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Take Me There, Too
It’s 7:18. I was supposed to meet her at 7 o’clock. Sharp, she had said. When she said “sharp” she did that cute little thing where just one corner of her mouth curves into a smirk as she speaks. And now it’s 7:18, and I’m still scrambling to catch a taxi, and I am certainly not expecting that smirk when I show up to the restaurant a half hour past the “sharp” time.
What makes this even worse is that I hate Valentine’s Day. The passion people feel for their significant other on February 14th is equivalent to the hatred I feel toward this stupid day. It’s not that I don’t like Angela. I mean, she’s pretty. She’s funny. She made this dinner reservation without me having to lift a finger, and yet I still end up late to it. It’s not her. It’s this stupid day, in this stupid city, and my stupid legs that won’t move fast enough to get me to catch this stupid taxi.
I stop my feet from racing just in time for a taxi to halt in front of my flailing arms. The orange-ish yellow cab has a dent in the right side and is covered by only a few raindrops. The New York City air seeps into my nostrils right before I exhale a quarter of the stress that’s been residing in my sprinting legs. I unlatch the car door, duck down to get inside, and my nose is suddenly just two inches from the last person I wanted to see on what is already the worst day ever.
“Jessica?” my voice cracks.
“Well, hi, Nick.”
I feel like the Titanic is re-sinking itself in my stomach, and yet she doesn’t look phased in the slightest. Her lips sit in a delicate, calm smile and her pale, freckled hands sit in her lap, one on top of the other. My eyes dart from her beautifully devious face and striking red hair to the driver and back again.
“What…what are you doing here?” I’m frantic, I’m nervous, I’m caught off guard, and yes, she can hear it.
“In a taxi cab? I mean, I know this is new information and all, but we do live in New York, and this is the only real means of transportation…” I had almost forgotten how sassy she is. Almost.
“Yeah. Right.” By now I can tell the driver is annoyed at me not telling him where I’m going just by the look on his ungroomed face.
“Tornilles,” I say as soon as I notice. “Please.”
With a grunt the cab driver turns back to the wheel and leaves me suddenly excruciatingly aware of the sweat beads on my nose and the fact that Jessica is staring a hole through my head. I cannot honestly remember the last time I saw her. Oh, wait, yes I do. I remember the buff guy that answered her apartment door at 6 in the morning. I remember staring at him, towering three feet over me with his shirt off and in hand on Valentine’s Day of last year. I remember then flickering my eyes to her face and watching her try to stop me from walking right back down those stairs. Yes, I remember.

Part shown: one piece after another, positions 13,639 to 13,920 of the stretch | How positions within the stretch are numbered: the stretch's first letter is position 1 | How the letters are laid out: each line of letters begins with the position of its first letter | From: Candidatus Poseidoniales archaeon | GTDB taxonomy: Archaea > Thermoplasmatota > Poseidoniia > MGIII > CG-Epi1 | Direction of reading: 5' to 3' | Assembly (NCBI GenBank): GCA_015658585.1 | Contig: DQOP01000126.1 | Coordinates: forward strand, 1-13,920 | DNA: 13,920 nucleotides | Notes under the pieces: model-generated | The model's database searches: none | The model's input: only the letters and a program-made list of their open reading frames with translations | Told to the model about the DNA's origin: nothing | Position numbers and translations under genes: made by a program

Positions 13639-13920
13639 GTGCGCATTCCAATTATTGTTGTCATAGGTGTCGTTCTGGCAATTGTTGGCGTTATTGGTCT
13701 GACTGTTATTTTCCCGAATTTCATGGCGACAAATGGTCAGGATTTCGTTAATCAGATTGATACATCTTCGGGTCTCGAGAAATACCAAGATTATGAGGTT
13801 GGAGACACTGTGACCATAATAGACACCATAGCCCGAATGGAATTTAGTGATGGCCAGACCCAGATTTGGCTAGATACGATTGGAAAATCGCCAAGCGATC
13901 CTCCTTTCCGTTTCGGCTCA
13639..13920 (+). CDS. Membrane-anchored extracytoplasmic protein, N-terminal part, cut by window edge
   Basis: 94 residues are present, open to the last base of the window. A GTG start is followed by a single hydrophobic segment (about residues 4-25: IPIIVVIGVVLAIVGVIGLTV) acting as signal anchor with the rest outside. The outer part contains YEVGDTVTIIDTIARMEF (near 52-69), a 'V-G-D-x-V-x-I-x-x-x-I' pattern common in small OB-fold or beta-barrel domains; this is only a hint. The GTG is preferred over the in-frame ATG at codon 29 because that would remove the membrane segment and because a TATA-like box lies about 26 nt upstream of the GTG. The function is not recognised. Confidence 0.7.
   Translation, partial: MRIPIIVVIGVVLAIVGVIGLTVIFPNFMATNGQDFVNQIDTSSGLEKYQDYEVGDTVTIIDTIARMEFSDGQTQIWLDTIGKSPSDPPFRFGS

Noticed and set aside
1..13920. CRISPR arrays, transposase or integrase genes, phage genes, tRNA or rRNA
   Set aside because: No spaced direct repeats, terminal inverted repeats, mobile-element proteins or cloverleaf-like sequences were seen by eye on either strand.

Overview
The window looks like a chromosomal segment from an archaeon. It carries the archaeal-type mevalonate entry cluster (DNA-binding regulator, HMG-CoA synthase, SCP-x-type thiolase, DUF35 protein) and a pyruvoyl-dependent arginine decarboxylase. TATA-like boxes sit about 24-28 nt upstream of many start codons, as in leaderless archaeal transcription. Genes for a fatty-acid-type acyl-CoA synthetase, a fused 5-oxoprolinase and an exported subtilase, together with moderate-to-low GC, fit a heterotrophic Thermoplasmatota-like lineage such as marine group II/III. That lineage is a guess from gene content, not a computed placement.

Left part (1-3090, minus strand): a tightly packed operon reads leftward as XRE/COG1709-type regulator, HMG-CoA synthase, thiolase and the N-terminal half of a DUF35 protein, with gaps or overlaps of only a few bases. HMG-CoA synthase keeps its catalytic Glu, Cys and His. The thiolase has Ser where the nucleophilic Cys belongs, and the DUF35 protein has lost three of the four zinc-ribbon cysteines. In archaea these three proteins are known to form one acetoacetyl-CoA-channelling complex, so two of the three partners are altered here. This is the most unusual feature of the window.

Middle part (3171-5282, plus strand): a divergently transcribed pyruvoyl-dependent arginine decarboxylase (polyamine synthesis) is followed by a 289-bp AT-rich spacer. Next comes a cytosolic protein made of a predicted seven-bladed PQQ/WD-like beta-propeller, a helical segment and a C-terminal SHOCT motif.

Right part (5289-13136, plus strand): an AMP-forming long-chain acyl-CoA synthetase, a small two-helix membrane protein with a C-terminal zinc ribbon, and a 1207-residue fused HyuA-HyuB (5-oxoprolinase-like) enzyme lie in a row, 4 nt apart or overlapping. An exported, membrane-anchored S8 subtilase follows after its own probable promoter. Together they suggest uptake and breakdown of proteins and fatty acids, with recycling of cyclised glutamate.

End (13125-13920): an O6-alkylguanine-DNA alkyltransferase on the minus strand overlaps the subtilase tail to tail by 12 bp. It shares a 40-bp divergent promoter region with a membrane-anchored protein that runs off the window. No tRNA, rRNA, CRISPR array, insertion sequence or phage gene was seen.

I remember so clearly, in fact, I’m about ready to open the door and jump out of this stupid taxi into on-coming, stupid traffic. But then, she speaks. She speaks and I’m sweating even more now, and to be quite honest, I didn’t know it was even possible for your toes to sweat. But hey, I guess anything can happen on February 14th.
“Tornilles, huh?” she questions. “That’s a nice place. Got a hot date?”
“I actually do.” I feel the sharp defensiveness in my voice cutting the air like a knife. She has to know I date. She knows firsthand how great I am. I’m smart. I’m hot. I’m basically a young Ryan Gosling. She knows I have to be taken by now.
“I’m not surprised.” She nods. Of course you’re not. I’m fantastic.
I glance down at my watch out of habit. 7:34. Wonderful. Just wonderful. Valentine’s Day take two with the girl I finally got out of my mind a little over a month ago. I’m sure Angela will be thrilled to hear this one.
“I’m running a little behind,” I tell the driver. “Do you think we could move this along a little faster?”
“Ah, so some things never do change.” Jessica grins.
“I’m just saying. I do recall countless days where I would be out the door and you were just stepping out of the shower. You were always running a little behind. Remember our first date, when we saw Marley and Me? You showed up at my door twenty minutes after you said you’d be there. I thought I was being stood up. You did come, though. And your hair did look great…” she trails off.